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Modified Wheat Flour May Benefit Celiac Disease Patients

Transamidation with a food-grade enzyme and an amine donor preventively abolishes gluten activity

WEDNESDAY, Sept. 19 (HealthDay News) -- The gluten in wheat flour can be detoxified by transamidation with a food-grade enzyme and an appropriate amine donor that blocks T cell-mediated gliadin activity, suggesting that such interventions may help prevent cereal toxicity in patients with celiac disease, according to the results of a study published in the September issue of Gastroenterology.

Mauro Rossi, Ph.D., of the Institute of Food Sciences in Avellino, Italy, and colleagues treated wheat flour with microbial transglutaminase and lysine methyl ester and then extracted, digested, and deamidated the gliadin. Using biopsy specimens from 12 adult patients, they generated gliadin-specific intestinal T-cell lines and challenged them in vitro with different antigen preparations.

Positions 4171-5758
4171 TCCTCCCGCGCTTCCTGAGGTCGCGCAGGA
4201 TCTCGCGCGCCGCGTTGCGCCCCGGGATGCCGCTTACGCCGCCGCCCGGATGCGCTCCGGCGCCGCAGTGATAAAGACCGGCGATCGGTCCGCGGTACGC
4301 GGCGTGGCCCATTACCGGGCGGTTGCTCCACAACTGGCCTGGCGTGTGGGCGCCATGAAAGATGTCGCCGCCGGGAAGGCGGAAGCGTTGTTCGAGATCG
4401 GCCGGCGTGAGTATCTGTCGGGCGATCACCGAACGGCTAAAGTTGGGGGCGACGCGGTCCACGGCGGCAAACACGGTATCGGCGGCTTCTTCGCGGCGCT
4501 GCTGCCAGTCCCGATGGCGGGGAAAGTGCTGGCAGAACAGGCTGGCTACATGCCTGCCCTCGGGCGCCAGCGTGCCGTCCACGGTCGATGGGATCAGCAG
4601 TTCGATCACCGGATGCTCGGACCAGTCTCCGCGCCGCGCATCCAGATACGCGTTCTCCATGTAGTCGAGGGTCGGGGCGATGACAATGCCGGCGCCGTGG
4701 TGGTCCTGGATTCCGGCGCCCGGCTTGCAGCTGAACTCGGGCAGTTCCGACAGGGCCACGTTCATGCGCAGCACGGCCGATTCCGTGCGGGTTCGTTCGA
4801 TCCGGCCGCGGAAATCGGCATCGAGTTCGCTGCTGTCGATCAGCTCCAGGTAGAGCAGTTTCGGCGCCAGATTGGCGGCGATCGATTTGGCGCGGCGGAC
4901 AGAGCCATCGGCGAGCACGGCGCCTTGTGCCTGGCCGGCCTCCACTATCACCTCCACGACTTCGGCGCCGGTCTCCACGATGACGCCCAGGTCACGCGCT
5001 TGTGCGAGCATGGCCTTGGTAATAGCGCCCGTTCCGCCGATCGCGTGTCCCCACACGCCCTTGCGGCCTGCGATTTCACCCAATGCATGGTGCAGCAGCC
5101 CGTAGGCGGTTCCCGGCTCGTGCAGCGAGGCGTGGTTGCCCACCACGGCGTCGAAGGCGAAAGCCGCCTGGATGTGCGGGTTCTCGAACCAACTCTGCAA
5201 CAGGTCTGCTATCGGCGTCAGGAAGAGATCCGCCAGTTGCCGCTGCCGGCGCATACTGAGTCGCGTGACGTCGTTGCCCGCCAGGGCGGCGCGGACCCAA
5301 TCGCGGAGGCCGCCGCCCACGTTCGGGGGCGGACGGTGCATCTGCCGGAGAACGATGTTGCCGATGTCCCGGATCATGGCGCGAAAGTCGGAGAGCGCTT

The researchers found that tissue transglutaminase-mediated transamidation with lysine or lysine methyl ester of p56-68 or gliadin in alkaline conditions inhibited the interferon γ expression in gliadin-specific intestinal T-cell lines.

"Considering the problems associated with a life-long gluten-free diet, the availability of 'non-toxic' bread and other cereal products would already mean an enormous improvement of life quality for celiac disease patients," state the authors of an accompanying editorial. "Nonetheless, the social problems at public events (dinner parties, receptions or invitations) would remain. Therefore, apart from the availability of cereal products that have been modified pre-ingestion, a drug that can neutralize unaltered gluten upon ingestion remains an important goal of future translational research in celiac disease."

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